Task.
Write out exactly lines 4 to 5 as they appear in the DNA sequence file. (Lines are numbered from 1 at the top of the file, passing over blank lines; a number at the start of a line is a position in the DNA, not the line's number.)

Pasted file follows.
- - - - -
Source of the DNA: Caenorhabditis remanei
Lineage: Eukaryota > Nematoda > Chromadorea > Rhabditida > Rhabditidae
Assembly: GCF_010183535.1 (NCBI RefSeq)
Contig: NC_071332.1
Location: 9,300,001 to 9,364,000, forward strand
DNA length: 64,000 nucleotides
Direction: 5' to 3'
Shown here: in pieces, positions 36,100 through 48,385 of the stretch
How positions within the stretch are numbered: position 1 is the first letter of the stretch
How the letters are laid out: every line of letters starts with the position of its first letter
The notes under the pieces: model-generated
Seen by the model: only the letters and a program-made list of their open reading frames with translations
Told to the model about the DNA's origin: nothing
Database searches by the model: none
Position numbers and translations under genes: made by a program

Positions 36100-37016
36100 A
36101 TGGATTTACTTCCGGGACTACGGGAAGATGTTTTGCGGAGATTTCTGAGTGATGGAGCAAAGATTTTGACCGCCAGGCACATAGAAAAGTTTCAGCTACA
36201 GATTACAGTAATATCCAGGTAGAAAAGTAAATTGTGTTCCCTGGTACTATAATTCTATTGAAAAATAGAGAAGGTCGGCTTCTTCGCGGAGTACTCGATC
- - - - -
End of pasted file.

Contig: NC_071332.1
Location: 9,300,001 to 9,364,000, forward strand